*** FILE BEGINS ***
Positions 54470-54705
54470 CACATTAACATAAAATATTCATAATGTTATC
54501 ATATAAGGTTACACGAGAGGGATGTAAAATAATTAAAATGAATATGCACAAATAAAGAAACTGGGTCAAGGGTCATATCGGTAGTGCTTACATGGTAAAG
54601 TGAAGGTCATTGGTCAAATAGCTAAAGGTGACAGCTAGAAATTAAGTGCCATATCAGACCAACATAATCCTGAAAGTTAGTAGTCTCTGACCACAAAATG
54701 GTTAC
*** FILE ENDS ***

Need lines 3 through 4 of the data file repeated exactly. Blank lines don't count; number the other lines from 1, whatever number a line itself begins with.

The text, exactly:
54501 ATATAAGGTTACACGAGAGGGATGTAAAATAATTAAAATGAATATGCACAAATAAAGAAACTGGGTCAAGGGTCATATCGGTAGTGCTTACATGGTAAAG
54601 TGAAGGTCATTGGTCAAATAGCTAAAGGTGACAGCTAGAAATTAAGTGCCATATCAGACCAACATAATCCTGAAAGTTAGTAGTCTCTGACCACAAAATG